Inspiring Educators Win MEA Awards

One teacher focuses on student engagement and empowerment through study of history and the U.S. Constitution. The other promotes acceptance of students’ social and cultural identities through multicultural learning and family outreach.

Both educators – Ann Arbor’s Renea DiBella and Royal Oak’s Christy Osborne – were honored for their accomplishments during last week’s MEA Winter Conference.

Renea DiBella

Renea DiBella received MEA’s Educational Excellence Award for her work as a teacher in the Individuals and Societies department at Scarlett Middle School in Ann Arbor. DiBella wrote the eighth-grade U.S. History curriculum at the Title I School, an authorized IB World School.

DiBella, who has been teaching for four years, believes education is a vehicle for making the world more equitable. In her class, students write their own constitution and track their own progress against learning targets. Assignments and assessments involve student choice and relevance.

“By using connections between history and current events, I can ignite passion in my students about issues in their world,” DiBella said in her acceptance speech.

“My goal has been to transform my classroom into a laboratory where students can practice using their constitutional rights, they can find out that their voices do matter, and they can get inspired towards making the world a better place.”

DiBella co-leads the Scarlett Queer Straight Alliance and helped oversee a student-led walkout against gun violence which grew organically from discussions in class. DiBella said her priority is to meet students where they are.

“I’ve had to transform my curriculum into both a mirror with which my students can see themselves and a lens with which they can see their world.”

Christy Osborne

Christy Osborne received MEA’s Elizabeth Siddall Human Rights Award for her work as an ESL Coordinator and K-5 teacher in Royal Oak. Her participation in a Social Justice Project cohort through Oakland Schools led her to develop a “Social Justice League” in Royal Oak.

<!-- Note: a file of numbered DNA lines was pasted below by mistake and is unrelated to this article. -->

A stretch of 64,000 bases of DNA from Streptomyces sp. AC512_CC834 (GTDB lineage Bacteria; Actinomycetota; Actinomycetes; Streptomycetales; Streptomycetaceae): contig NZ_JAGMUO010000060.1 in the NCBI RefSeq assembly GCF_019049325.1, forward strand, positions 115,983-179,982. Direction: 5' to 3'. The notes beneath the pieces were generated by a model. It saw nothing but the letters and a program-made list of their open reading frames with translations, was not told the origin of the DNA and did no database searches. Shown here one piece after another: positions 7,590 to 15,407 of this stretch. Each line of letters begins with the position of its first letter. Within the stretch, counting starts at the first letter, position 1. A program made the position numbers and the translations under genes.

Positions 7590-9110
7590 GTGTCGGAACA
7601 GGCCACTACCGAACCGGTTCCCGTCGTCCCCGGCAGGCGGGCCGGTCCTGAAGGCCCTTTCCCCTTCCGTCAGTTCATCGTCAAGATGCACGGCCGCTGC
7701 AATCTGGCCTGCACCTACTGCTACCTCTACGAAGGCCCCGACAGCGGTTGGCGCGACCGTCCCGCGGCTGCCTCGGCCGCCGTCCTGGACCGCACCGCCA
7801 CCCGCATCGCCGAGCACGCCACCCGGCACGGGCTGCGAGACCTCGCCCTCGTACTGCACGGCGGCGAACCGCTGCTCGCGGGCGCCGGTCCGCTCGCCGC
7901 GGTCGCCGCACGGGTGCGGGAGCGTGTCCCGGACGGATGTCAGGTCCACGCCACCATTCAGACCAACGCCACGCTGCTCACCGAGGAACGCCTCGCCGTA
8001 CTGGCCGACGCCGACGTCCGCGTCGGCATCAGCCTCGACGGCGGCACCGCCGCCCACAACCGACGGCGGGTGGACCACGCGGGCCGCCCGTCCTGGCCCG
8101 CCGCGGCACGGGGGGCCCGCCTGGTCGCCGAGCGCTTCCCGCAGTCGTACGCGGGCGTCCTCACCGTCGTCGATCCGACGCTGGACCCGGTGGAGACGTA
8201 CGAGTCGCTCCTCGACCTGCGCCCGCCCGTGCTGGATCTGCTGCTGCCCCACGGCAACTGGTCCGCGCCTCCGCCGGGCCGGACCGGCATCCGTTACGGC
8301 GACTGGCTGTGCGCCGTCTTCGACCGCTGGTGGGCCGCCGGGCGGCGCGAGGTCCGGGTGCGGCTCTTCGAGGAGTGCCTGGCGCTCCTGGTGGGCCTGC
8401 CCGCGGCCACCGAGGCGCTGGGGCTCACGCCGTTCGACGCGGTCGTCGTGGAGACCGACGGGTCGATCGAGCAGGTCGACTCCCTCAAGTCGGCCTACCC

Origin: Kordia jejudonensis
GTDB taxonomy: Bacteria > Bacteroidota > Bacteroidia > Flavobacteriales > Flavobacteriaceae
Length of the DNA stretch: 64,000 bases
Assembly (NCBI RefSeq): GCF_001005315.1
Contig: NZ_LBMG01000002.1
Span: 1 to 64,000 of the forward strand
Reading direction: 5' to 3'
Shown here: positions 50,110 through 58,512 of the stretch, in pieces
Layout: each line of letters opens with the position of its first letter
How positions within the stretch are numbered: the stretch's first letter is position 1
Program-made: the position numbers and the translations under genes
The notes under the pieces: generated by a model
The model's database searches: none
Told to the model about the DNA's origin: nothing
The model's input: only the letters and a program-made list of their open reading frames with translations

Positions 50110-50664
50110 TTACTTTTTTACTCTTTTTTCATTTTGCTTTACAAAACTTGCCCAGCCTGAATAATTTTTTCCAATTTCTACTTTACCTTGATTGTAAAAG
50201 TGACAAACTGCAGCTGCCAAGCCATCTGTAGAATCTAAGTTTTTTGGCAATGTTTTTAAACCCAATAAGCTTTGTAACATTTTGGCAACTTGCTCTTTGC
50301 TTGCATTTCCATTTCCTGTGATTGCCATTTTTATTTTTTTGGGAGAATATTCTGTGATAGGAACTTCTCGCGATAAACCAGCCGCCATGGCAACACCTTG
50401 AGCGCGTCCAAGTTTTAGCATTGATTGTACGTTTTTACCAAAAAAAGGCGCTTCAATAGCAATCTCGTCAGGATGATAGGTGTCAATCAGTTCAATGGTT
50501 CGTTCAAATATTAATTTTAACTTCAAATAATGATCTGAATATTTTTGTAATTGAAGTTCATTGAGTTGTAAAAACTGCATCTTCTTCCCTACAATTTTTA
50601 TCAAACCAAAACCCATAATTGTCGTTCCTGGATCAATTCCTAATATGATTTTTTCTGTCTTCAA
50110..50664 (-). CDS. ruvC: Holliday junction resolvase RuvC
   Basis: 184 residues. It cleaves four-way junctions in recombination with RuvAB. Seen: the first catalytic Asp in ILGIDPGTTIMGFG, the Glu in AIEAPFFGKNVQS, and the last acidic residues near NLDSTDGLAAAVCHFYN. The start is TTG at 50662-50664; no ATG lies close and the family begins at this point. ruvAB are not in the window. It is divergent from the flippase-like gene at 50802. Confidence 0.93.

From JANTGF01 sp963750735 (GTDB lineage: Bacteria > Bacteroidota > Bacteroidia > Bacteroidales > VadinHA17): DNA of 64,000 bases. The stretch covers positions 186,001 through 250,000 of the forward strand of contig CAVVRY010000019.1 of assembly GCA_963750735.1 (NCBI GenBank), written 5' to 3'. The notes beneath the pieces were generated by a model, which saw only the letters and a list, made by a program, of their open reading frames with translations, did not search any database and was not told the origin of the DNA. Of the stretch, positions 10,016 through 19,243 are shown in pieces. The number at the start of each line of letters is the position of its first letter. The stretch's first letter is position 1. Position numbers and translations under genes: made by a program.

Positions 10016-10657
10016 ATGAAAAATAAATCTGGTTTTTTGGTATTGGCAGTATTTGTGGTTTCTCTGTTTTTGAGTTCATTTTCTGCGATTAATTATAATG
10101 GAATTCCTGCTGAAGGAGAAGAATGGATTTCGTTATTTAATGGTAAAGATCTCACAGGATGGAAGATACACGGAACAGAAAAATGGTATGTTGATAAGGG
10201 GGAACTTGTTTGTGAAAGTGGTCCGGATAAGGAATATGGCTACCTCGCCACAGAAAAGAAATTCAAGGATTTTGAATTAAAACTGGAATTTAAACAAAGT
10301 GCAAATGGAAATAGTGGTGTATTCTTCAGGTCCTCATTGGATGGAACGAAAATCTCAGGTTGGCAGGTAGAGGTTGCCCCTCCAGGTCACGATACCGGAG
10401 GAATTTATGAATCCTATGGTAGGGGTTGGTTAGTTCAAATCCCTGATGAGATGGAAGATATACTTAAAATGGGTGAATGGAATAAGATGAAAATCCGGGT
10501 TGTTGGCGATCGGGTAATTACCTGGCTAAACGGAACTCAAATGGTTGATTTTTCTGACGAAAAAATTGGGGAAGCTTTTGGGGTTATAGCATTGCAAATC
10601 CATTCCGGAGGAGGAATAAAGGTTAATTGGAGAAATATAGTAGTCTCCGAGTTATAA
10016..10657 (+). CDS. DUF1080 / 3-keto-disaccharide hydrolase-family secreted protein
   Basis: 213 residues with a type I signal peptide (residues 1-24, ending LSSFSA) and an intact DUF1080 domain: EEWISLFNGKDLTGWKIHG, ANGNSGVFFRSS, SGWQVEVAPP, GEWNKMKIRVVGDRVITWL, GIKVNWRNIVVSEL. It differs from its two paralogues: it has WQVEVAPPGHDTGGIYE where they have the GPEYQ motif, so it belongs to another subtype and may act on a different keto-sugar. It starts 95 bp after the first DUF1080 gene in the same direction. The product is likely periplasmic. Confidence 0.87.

A 17-year veteran educator, Osborne leads the district’s ELL department, including curriculum and instruction, budget, and parent outreach. She has offered programs to better connect families to the school community and organized events to encourage multicultural awareness.

Osborne and the Royal Oak Social Justice League developed a vision for literature to enhance diversity instruction in elementary classrooms throughout the district. A successful grant recently allowed the purchase of hundreds of books.

In her acceptance speech, Osborne told the story of a young ELL student whose life was changed when she first saw a children’s book about her native Gambia in Osborne’s classroom. The main character had the same name – Isatou – as her second grade student, Osborne said.

“Isatou had never considered that it was possible to see her life and her culture and her name as important enough to be in a book. She had never heard a story about a strong, smart, black Muslim woman who changed the world for the better.”

Seeing the book led Osborne’s young student to stop hiding from her culture and begin sharing about it: “Because of one powerful story, a seven-year-old became an active part of our district’s equity work.”

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